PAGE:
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    Well seems we do need to get our act together on our air force and all the other branches.

    http://ottawacitizen.com/news/nation...fence-spending

    Seems the free ride is over and we will need to be much more responsible for our own defense.

    IMO

  23. #1423

    Default

    Quote Originally Posted by Thomas Hinderks View Post
    Now how does it look with the purchase of 65 F-35s
    45 in service at any given time
    12 deployed over seas
    33 left for domestic duty

    What a friggin joke ... doesn't matter what we buy.
    I never said 65 was the right number, I'd like to see us buy a lot more. I think its pretty stupid though to buy a handful of Superhornets, it doesn't make any sense at all, its just a political decision. It will be a highly expensive (because small order) acquisition of a plane on one of its last production runs, if not its last. If Liberals think Superhornet, a Naval bomb truck, is the right aircraft for Canada, then lets go out and buy a proper order of them, order 100 of them or more. I'd much rather we purchase though, the plane that the US Airforce is going to be flying, and upgrading, for the next 60 years, the plane that just showed a 15-1 kill ratio in real world flight exercises, for what is a very similar price.
    Last edited by moahunter; 27-02-2017 at 02:30 PM.

  24. #1424

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    I know the US Navy is sending a number of hits Superhornets for refit. I wonder if the Liberal's plan is to flog a "deal" on the refit fighters, while the Navy gets new-build fighters straight from Boeing. I just hope if that is the case, its not the same kind of "deal" as we got on the Brit's Oberon class subs

  25. #1425

    Default

    I never said 65 was the right number, I'd like to see us buy a lot more. I think its pretty stupid though to buy a handful of Superhornets,
    After running the numbers, looking at the fighter forces deployed by much, much smaller countries to cover land mass and coast lines a mere fraction of Canada's the whole process is a joke and pointless.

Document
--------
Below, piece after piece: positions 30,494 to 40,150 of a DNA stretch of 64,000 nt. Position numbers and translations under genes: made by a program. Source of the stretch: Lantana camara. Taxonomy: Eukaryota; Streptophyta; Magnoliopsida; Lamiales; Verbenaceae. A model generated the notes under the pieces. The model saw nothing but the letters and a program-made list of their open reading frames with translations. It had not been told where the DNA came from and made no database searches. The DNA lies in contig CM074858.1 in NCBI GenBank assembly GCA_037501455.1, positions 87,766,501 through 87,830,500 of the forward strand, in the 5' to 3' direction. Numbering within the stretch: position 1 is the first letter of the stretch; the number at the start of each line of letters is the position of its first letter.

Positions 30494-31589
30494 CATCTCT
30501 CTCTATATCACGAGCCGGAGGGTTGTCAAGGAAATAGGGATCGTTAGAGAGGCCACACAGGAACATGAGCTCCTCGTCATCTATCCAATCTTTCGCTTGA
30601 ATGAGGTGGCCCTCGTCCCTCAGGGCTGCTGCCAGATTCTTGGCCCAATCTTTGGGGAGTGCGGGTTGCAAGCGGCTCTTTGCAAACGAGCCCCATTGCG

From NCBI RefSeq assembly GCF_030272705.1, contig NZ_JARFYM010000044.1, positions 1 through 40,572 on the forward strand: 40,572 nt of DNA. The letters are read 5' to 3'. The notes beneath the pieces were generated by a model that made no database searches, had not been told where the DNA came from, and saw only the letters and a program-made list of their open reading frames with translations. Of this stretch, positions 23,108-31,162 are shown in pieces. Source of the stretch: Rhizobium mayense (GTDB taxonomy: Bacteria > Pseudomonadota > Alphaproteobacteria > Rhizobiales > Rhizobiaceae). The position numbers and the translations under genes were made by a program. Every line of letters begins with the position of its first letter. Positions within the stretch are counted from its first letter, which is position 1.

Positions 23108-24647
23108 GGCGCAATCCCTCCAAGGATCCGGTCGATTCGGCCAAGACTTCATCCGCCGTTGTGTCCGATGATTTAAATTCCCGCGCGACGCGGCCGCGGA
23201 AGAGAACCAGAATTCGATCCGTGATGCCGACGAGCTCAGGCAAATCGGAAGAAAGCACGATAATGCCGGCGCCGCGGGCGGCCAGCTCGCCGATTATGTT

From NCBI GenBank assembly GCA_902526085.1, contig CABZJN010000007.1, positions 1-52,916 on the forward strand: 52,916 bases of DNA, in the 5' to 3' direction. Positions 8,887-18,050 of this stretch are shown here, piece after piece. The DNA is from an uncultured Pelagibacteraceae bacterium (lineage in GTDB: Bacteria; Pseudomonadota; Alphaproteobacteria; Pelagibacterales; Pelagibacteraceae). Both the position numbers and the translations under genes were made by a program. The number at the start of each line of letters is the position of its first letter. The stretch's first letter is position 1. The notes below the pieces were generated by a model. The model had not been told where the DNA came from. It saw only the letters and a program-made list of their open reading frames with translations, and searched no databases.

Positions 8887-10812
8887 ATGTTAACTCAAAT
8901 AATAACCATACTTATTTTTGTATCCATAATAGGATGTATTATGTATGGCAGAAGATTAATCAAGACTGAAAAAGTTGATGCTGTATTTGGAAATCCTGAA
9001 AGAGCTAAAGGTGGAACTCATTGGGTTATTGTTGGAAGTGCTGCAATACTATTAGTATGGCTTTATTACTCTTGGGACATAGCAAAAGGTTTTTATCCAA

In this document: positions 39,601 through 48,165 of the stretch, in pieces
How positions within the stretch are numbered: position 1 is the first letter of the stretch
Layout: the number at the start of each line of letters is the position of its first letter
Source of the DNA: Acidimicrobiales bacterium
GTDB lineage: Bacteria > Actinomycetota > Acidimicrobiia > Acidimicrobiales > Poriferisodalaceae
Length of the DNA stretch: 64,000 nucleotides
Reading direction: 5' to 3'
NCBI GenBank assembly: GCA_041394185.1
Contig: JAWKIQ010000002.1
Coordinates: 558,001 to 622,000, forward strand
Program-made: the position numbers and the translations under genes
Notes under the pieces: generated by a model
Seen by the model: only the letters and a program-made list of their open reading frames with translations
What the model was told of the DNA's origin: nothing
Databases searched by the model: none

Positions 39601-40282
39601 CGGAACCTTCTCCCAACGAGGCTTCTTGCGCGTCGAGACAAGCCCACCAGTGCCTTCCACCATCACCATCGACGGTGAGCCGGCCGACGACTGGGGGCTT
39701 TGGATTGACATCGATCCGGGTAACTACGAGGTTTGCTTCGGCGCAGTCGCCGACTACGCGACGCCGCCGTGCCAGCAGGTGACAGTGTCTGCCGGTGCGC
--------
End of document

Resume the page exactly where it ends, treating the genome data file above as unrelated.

Either we want a fighter force or we do not, either we actually intend to meet our commitments or we do not. Period, everything else is a waste of time, pointless and embarrassing.

    IMO shut it down
    Last edited by Thomas Hinderks; 27-02-2017 at 08:52 PM.

  26. #1426

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    So, it seems we are seeing the real reason for this token 18 aircraft, and super expensive, Superhornet purchase. It wasn't to acquire the right plane for the Canadian military, it was to provide leverage if Boeing went after Bombardier. Its not about the right aircraft, or the mission, its just about politics, which is the long sad history of the Liberal party and the military.

    On Thursday, Canadian Foreign Affairs Minister Chrystia Freeland said the allegations are unhelpful to ongoing trade negotiations.

    "The aerospace industries of Canada and the United States are highly integrated and support good, middle class jobs on both sides of the border," the minister said.

    "We strongly disagree with the U.S. Department of Commerce's decision."

    Freeland's statement also added that Ottawa is now "reviewing current military procurement that relates to Boeing."

    Military officials and defence industry representatives contacted by The Canadian Press on Thursday were united in assuming that Freeland's warning related to Ottawa's planned purchase of 18 Boeing Super Hornets to temporarily replace its aging fleet of CF-18s, a deal that could be worth up to $2 billion.
    http://www.cbc.ca/news/business/bomb...tawa-1.4123209

  27. #1427

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    Quote Originally Posted by moahunter View Post
    So, it seems we are seeing the real reason for this token 18 aircraft, and super expensive, Superhornet purchase. It wasn't to acquire the right plane for the Canadian military, it was to provide leverage if Boeing went after Bombardier. Its not about the right aircraft, or the mission, its just about politics, which is the long sad history of the Liberal party and the military.

    On Thursday, Canadian Foreign Affairs Minister Chrystia Freeland said the allegations are unhelpful to ongoing trade negotiations.

    "The aerospace industries of Canada and the United States are highly integrated and support good, middle class jobs on both sides of the border," the minister said.

    "We strongly disagree with the U.S. Department of Commerce's decision."

    Freeland's statement also added that Ottawa is now "reviewing current military procurement that relates to Boeing."

    Military officials and defence industry representatives contacted by The Canadian Press on Thursday were united in assuming that Freeland's warning related to Ottawa's planned purchase of 18 Boeing Super Hornets to temporarily replace its aging fleet of CF-18s, a deal that could be worth up to $2 billion.
    http://www.cbc.ca/news/business/bomb...tawa-1.4123209
    I think the only message the Government of Canada is trying to get across clearly to the US here is if they want to start trade wars, they might lose too. Total trade between Canada and the US is fairly balanced, so if they take punitive action on something we can got tit for tat. They might not like it, but I think eventually they will get the message.

    I don't think the election of Trump or Boeing's action was anticipated when they originally considered the purchase of the Superhornets.

  28. #1428
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    More problems for entire F-35 fleet due to oxygen problems


    http://www.cnn.com/2017/06/09/politi...ems/index.html
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  29. #1429